I believe that takes us to the concluding portion of my section.
>> ANDREA LEMIEUX: Great. Everybody should see the PowerPoint with the database search basic steps one through eight. Is that what you're seeing on your end, Lisa?
>> LISA PRESLEY: Yes, ma'am. Sorry about that. I was drinking water.
>> ANDREA LEMIEUX: Great. Since library databases search differently from tools like Google Scholar, it's good to know the exact steps that will get you the relevant search results. So the steps that you see on the screen are a good cheat sheet to keep handy. I'm not a big advocate of printing, I like trees to stay in the ground, but this is one thing I advocate students print. If you're working on a larger dissertation or research project to basically provide you with the process for searching library databases because the process is, essentially, always the same.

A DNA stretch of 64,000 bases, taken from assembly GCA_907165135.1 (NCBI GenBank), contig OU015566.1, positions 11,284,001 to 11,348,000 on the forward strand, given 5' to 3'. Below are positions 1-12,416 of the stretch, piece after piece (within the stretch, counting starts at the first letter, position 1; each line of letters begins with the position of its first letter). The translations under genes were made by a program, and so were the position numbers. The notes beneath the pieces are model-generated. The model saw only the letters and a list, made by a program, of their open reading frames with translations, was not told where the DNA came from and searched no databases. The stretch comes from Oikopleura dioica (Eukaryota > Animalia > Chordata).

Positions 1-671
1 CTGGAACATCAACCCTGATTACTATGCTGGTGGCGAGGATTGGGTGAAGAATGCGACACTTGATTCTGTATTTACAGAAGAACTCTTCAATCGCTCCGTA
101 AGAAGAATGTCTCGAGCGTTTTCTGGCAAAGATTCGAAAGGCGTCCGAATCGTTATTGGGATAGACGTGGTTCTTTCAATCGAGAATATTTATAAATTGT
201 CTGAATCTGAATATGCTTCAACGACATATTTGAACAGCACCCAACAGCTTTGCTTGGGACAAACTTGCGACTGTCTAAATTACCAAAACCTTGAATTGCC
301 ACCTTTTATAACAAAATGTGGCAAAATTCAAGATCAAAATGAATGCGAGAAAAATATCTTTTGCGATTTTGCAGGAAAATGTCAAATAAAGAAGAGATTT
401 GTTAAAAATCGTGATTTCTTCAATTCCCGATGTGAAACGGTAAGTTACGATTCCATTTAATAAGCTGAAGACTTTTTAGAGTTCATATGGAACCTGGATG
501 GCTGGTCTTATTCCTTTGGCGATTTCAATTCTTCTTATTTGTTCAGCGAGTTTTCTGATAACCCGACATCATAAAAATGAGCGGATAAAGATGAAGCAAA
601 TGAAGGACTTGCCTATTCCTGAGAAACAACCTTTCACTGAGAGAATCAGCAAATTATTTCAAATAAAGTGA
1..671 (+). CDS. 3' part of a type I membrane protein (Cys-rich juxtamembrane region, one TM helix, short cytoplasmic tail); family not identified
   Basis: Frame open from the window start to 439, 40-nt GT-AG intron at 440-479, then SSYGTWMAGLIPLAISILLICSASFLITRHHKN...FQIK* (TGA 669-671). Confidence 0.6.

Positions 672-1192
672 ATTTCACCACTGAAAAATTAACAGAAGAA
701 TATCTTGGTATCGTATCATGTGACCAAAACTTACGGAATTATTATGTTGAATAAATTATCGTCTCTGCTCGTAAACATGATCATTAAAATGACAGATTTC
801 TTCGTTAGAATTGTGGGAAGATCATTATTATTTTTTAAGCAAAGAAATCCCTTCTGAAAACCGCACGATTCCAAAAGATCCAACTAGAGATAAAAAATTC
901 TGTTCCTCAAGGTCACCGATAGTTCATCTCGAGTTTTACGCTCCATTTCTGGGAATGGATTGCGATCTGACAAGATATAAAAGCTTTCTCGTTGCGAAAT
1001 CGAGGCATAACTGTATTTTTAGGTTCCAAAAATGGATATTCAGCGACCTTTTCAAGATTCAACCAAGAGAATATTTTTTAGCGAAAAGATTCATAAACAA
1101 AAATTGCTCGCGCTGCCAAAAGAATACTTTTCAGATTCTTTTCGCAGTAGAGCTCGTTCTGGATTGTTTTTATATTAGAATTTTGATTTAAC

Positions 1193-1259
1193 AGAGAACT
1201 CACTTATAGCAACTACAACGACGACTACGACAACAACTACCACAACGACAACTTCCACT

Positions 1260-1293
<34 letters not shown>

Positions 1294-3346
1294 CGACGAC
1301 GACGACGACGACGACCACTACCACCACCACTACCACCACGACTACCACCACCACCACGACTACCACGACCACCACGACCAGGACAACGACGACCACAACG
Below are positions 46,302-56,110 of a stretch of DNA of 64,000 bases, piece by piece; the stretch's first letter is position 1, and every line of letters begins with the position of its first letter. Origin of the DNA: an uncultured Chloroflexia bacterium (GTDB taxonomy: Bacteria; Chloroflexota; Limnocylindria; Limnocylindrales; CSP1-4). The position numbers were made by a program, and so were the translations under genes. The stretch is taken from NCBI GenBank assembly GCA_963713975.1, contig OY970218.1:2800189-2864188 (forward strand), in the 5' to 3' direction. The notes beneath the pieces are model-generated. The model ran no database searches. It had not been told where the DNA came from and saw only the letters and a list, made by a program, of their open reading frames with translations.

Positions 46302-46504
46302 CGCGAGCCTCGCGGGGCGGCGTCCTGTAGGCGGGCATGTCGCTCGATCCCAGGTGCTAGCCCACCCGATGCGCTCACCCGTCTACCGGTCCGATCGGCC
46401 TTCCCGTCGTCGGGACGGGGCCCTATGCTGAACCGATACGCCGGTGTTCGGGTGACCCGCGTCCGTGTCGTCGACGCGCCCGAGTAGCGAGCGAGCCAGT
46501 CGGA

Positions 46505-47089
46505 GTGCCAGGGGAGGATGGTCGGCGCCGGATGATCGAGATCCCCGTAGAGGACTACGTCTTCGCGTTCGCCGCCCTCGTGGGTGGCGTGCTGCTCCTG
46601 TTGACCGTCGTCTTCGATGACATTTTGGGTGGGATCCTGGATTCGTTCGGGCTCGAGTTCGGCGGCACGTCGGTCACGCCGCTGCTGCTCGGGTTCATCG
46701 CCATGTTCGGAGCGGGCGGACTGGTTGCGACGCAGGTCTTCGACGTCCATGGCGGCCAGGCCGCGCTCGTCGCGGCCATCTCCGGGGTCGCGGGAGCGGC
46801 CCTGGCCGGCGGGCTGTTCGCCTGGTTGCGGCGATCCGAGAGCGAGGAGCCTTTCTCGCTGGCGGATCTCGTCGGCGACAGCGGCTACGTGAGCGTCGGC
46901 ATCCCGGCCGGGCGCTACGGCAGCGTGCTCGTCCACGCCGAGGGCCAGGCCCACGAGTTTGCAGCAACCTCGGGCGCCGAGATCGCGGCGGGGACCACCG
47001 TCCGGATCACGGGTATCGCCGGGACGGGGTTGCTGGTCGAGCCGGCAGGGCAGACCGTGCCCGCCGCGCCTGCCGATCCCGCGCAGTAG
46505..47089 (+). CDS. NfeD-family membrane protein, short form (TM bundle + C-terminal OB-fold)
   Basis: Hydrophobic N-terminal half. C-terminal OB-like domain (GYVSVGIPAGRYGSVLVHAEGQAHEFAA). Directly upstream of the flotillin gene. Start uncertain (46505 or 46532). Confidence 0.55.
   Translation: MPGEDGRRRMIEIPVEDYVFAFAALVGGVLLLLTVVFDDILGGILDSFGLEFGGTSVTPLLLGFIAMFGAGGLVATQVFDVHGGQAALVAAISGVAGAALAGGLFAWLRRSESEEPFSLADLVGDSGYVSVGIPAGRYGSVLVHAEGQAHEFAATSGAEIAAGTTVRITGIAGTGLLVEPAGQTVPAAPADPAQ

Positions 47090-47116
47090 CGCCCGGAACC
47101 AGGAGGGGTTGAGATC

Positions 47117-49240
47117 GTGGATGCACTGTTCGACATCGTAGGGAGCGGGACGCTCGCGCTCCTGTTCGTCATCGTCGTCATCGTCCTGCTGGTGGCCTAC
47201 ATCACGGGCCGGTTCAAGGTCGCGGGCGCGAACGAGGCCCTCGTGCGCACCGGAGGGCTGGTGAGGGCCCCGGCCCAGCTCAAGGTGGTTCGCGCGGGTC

If we briefly go over these things, “how do you search a database?” the first step is, you simply take your assignment or discussion prompt, your dissertation topic, and you list out the main ideas, and then brainstorm synonyms and any similar concepts. Then, step two is selecting a database. All databases, essentially, search the same. Number three and four are pretty important, enter one idea or concept per search box. But the little caveat to that is you could combine similar ideas and concepts in the same search box separated with OR.
Next, we are going to limit our search. The three main ways we are going to briefly cover tonight are again, full text, peer review and date, which Lisa went over earlier.
Steps six through eight we will talk about briefly, but we are not going to cover so much in this webinar because we have other Mysteries webinars that talk about this. But you will search and review your results, get the full text of anything that looks interesting or pertinent to what you're trying to accomplish. And then of course you evaluate, modify, experiment, and start back up at step one, again.